This journey toward resolution was a long one that began many months before I thought it would ever be necessary to engage the services of civil rights attorneys. I first became aware of websites that seemed inappropriately blocked by our filtering system, Education Networks of America (ENA), in the course of helping students in the library of Fulton High School with persuasive essays on contemporary topics. This discovery was underscored by my additional role as the faculty sponsor of Fulton High’s Gay Straight Alliance (GSA), since the blocked sites that initially concerned me were those of the Human Rights Campaign (www.hrc.org) and the Gay Lesbian Straight Education Network (www.glsen.org). Of note is the fact that GLSEN is an organization that is fully endorsed by the National Education Association; their site has been listed in NEA Today magazine as a resource for promoting safe schools (citation needed?).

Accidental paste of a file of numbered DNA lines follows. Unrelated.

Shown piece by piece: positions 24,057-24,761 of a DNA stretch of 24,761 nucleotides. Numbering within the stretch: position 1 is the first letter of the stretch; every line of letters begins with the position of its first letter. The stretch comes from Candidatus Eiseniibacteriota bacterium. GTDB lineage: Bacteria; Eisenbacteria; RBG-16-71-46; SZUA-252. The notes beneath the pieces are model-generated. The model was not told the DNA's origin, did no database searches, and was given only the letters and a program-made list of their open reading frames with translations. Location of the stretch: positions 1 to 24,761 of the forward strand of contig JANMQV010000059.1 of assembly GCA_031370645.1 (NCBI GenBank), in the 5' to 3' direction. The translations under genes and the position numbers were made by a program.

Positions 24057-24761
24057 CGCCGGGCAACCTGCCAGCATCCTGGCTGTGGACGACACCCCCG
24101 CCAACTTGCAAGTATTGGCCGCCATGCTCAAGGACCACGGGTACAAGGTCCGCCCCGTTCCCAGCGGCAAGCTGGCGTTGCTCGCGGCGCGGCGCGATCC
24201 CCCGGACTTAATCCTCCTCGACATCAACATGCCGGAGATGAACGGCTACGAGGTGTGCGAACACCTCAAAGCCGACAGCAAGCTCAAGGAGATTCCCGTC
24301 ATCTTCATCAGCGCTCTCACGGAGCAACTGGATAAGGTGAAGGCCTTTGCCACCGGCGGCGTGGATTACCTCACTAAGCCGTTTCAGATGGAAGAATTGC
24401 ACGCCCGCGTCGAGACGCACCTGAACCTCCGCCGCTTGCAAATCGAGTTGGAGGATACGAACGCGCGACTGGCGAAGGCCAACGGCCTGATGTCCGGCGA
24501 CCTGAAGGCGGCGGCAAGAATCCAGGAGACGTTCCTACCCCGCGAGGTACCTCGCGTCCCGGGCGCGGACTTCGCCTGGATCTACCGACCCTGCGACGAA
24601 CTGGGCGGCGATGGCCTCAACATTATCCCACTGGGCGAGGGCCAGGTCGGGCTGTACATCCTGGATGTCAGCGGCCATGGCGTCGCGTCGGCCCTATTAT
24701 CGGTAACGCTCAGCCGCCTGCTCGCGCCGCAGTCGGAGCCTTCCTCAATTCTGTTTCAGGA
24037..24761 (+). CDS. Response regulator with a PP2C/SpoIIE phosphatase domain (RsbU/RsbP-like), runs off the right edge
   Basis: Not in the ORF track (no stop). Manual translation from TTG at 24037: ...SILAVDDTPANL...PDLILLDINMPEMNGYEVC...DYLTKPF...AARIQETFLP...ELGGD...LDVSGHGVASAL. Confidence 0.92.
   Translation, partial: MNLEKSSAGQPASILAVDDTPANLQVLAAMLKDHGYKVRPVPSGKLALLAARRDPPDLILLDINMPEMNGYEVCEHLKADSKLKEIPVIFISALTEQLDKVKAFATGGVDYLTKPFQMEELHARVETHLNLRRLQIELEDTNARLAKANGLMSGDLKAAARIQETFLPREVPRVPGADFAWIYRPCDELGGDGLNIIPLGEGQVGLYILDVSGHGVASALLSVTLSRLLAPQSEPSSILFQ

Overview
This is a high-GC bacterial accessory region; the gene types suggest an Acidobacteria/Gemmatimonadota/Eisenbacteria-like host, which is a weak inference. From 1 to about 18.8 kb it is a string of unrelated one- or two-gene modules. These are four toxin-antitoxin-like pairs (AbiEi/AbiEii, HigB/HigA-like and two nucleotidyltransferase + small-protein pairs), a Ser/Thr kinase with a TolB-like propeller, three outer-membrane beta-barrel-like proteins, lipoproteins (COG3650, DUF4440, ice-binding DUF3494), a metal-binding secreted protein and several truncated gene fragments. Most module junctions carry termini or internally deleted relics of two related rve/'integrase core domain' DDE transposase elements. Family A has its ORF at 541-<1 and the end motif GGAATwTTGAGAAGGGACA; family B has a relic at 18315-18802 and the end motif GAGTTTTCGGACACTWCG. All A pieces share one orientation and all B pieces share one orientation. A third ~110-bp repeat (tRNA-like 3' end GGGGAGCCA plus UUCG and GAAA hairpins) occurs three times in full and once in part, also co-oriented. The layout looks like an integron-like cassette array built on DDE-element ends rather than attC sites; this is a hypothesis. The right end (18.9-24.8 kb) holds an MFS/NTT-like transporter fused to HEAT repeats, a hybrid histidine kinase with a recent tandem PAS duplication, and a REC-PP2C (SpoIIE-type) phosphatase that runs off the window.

Since I couldn’t imagine that these sites, upon review, would continue to be blocked (yes, I know; the more stories of censorship I hear the more I...
... middle of paper ...
... I am extremely proud of myself and Ms. Brinks; my peers and myself can now have unlimited access to LGBT websites and I can have the pride in knowing I was a part of it.”
Bryanna’s feelings mirror my own in that not only am I very proud of her and of the scope of what was accomplished, but also about none of it being “hard”. Convoluted, yes. A long, long circuitous path through bureaucracy, yes. But also the best, and most obvious, thing that I have ever done. Access to information is my job description; there was no question in my mind of seeing it through to the end, whatever that was going to take. And the positive repercussions have been vast and ongoing: I have had wonderful opportunities and experiences among an ever-widening network of amazing freedom-fighting librarians and others who know more than they would like to about challenging censorship.
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